This is not only an issue about a brain drain; mass migration produces a weakening of ordinary civic solidarities. In countries obliged to assume that a significant proportion of their people will be abroad for an indefinite number of productive years – productive not only financially, but in terms of shared public service and responsibility – excessive mobility of working populations hollows out the civic space. These are societies that are often already economically and socially vulnerable.

Miller is inclined to be robust about this and envisages the host nation saying to a potential migrant, in effect: “You are needed at home more than here, even if your chances are economically better here.” There is in this a touch of the typical Western assumption that we are in a position to identify the best interests of other societies. Yet there is also a serious challenge here: do we have the resource and political will to make staying in a sending society a credible option? In a world of spiralling inequality, the answer is no. In which case, we cannot expect any falling off in the numbers knocking at our doors, and we had better formulate policies to manage this without violent coer­cion or collusion with prejudice. And we don’t seem to be doing that, either.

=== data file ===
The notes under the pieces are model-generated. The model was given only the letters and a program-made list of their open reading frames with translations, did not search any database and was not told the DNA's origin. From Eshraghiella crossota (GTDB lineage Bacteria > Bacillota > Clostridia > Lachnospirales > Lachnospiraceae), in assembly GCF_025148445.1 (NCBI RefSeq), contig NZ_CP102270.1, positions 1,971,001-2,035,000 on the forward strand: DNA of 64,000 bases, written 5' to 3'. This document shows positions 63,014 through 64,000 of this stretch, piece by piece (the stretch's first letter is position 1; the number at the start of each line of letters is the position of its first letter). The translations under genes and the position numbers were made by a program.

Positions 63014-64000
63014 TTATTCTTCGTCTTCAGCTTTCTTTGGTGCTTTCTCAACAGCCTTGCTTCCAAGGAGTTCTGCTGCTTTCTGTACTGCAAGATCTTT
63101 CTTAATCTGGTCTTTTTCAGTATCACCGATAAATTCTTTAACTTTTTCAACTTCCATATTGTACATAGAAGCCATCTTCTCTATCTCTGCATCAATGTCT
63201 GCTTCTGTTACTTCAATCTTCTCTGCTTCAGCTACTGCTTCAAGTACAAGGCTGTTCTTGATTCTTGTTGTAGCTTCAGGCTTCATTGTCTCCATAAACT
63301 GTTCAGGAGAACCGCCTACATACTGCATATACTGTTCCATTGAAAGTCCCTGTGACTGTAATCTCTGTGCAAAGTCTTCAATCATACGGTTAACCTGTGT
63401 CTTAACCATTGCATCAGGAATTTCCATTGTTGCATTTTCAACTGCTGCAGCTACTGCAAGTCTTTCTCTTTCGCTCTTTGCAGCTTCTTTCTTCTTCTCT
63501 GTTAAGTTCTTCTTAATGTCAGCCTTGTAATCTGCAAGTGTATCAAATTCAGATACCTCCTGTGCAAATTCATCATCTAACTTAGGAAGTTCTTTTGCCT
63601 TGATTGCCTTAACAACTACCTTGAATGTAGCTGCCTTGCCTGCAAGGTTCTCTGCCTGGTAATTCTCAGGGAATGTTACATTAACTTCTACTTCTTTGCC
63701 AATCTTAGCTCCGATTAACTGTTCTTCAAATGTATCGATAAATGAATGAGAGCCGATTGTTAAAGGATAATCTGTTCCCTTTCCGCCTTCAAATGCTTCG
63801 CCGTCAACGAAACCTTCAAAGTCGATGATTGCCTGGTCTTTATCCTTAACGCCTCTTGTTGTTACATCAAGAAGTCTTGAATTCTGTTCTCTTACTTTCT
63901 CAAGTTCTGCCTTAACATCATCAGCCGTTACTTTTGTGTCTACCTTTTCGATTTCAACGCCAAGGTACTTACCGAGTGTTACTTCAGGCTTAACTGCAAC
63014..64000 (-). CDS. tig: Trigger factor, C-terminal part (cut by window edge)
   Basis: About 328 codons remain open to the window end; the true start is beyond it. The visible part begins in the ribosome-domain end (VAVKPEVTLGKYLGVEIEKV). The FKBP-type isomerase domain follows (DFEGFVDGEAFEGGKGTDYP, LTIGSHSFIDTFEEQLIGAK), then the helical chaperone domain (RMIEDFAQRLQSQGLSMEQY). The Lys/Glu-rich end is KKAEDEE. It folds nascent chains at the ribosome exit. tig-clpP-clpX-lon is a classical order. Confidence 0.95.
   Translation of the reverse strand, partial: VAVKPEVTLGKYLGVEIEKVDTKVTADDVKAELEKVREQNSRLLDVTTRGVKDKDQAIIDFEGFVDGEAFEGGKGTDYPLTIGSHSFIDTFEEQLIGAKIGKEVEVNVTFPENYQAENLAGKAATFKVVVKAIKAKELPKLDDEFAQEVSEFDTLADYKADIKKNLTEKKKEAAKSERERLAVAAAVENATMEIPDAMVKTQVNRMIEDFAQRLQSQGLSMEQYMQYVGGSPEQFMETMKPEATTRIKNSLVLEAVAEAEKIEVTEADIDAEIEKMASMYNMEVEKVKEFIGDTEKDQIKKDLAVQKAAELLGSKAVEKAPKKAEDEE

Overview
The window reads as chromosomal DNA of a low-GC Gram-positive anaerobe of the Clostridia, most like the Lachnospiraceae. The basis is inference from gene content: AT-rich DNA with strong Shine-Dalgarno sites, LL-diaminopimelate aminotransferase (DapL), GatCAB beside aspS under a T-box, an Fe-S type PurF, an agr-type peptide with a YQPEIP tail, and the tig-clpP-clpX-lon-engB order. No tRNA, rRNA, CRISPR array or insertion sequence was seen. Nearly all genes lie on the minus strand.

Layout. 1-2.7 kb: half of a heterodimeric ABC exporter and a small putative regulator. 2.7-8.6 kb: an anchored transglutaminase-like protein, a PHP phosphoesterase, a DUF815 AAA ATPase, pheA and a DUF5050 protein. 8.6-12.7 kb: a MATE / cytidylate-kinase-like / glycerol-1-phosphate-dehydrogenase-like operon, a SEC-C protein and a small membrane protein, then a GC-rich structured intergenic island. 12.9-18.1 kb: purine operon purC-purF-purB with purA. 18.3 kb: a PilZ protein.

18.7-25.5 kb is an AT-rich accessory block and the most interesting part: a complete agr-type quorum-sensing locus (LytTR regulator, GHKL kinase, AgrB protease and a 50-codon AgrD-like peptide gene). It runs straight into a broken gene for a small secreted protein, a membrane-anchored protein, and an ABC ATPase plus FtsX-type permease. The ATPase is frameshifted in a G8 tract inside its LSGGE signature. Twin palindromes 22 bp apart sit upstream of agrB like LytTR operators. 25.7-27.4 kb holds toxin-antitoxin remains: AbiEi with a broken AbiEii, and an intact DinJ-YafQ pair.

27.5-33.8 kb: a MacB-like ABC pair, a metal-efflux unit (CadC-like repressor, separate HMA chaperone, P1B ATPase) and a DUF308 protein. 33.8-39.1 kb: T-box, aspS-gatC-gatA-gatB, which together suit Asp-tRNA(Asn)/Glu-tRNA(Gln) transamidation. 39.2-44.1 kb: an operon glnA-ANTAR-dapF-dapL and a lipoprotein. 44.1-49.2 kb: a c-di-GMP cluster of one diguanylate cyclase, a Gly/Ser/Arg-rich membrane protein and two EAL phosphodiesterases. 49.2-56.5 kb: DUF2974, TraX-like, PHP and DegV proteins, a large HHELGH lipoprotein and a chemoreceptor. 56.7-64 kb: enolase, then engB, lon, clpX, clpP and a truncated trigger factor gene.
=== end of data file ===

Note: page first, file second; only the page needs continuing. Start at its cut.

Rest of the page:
As Miller hints, a properly effective response would have to involve a very high level of international co-operation. Another paradox: insisting on our independence, our desire to form our own policies on these matters untrammelled by foreign busybodies, will result in more chaos. A migration policy that sought to work independently of European conventions and protocols would be unworkably burdensome and complex (as we are about to find out, as and when France changes its stance on border controls for the UK on French soil). Again, in an ideal world, the host country and the sending country would be discussing viable levels of migration, as part of an international monitoring (and possibly enforcing) regime that protected the rights of labour across the board. Jones may vastly overstate the case, but his vision of an international protocol on working conditions is part of any fair and rational way forward.

For both authors, despite all their differ­ences (and each illustrates with crystal clarity what the other regards as deplorably confused, immoral or regressive), the peculiar set of questions around refugees needs to be tackled in terms not restricted by general principles about migration. The “right” to migrate may be contentious, but the moral duty of stable and fairly prosperous societies to offer humanitarian support is not. Miller describes the practical difficulties as both intractable and “excruciating”. If we begin from his position, which assumes that the host society is in some ways bound to limit its sharing of resources, we are always likely to be forced into making decisions whose moral defensibility is questionable. But he insists that the moral claim of “weak cosmopolitanism” – a default assumption that we owe respect and support to every member of the human race, and succour to those most evidently in need or under threat – has to be given the benefit of the doubt.